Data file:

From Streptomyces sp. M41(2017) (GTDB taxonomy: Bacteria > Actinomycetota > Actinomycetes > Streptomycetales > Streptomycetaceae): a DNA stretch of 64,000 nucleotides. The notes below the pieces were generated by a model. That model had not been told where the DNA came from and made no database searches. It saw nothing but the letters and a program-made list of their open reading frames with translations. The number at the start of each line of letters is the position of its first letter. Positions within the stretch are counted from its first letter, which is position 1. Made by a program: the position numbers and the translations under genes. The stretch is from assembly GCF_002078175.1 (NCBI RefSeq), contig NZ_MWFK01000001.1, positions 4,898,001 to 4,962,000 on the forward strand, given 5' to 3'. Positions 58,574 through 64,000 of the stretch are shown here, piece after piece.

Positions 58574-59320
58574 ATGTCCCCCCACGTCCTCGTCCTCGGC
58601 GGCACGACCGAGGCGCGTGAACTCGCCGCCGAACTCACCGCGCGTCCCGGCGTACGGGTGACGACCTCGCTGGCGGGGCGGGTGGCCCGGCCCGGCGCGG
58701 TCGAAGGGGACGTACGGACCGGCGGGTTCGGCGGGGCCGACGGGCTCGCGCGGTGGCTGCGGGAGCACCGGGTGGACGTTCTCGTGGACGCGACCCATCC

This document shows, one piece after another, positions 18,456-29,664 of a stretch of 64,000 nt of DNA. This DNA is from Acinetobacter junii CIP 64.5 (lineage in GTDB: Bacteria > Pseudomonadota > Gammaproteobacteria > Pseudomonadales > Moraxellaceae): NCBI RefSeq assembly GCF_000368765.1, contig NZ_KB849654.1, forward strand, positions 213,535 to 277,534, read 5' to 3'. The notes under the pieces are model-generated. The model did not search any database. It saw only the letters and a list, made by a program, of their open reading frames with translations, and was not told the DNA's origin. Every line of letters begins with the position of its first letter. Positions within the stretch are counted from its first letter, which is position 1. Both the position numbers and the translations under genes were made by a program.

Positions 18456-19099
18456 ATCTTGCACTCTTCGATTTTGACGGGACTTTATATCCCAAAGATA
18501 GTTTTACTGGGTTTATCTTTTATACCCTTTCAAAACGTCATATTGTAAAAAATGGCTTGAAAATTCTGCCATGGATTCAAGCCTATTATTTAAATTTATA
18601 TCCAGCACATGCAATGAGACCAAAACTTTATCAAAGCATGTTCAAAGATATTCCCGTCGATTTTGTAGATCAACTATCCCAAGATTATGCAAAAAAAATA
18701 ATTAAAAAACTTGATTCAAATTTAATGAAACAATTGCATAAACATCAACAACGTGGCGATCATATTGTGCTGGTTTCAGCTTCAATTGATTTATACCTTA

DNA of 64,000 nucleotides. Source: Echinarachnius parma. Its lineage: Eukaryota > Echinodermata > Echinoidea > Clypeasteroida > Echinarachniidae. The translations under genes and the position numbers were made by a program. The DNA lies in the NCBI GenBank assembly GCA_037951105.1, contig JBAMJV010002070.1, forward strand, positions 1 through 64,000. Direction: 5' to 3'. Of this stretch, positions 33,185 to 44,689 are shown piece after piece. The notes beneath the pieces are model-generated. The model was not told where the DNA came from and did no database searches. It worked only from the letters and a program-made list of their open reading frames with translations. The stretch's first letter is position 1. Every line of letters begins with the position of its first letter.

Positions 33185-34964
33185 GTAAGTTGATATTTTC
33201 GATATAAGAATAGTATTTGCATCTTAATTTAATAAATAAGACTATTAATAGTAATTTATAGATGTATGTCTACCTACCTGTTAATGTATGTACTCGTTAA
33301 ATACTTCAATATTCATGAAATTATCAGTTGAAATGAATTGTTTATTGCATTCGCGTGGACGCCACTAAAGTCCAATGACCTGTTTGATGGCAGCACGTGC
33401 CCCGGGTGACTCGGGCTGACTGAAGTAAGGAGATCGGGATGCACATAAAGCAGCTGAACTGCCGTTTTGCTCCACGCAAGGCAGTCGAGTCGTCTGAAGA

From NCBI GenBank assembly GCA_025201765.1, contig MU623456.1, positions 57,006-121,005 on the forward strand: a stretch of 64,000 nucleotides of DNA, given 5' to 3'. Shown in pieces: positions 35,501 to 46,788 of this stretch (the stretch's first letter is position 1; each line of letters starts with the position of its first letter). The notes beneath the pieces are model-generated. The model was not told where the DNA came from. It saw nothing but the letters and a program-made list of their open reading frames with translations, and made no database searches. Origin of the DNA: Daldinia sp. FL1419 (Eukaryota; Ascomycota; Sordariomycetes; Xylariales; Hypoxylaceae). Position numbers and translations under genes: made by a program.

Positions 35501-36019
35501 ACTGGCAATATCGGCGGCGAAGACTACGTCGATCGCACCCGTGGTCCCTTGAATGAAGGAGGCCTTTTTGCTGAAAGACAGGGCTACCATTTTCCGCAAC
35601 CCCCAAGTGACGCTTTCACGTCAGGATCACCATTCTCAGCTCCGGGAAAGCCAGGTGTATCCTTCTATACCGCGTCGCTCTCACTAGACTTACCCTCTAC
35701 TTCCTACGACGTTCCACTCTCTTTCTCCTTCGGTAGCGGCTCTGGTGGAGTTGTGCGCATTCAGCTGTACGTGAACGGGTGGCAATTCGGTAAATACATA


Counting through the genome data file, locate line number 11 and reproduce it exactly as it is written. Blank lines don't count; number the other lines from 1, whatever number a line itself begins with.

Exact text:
18701 ATTAAAAAACTTGATTCAAATTTAATGAAACAATTGCATAAACATCAACAACGTGGCGATCATATTGTGCTGGTTTCAGCTTCAATTGATTTATACCTTA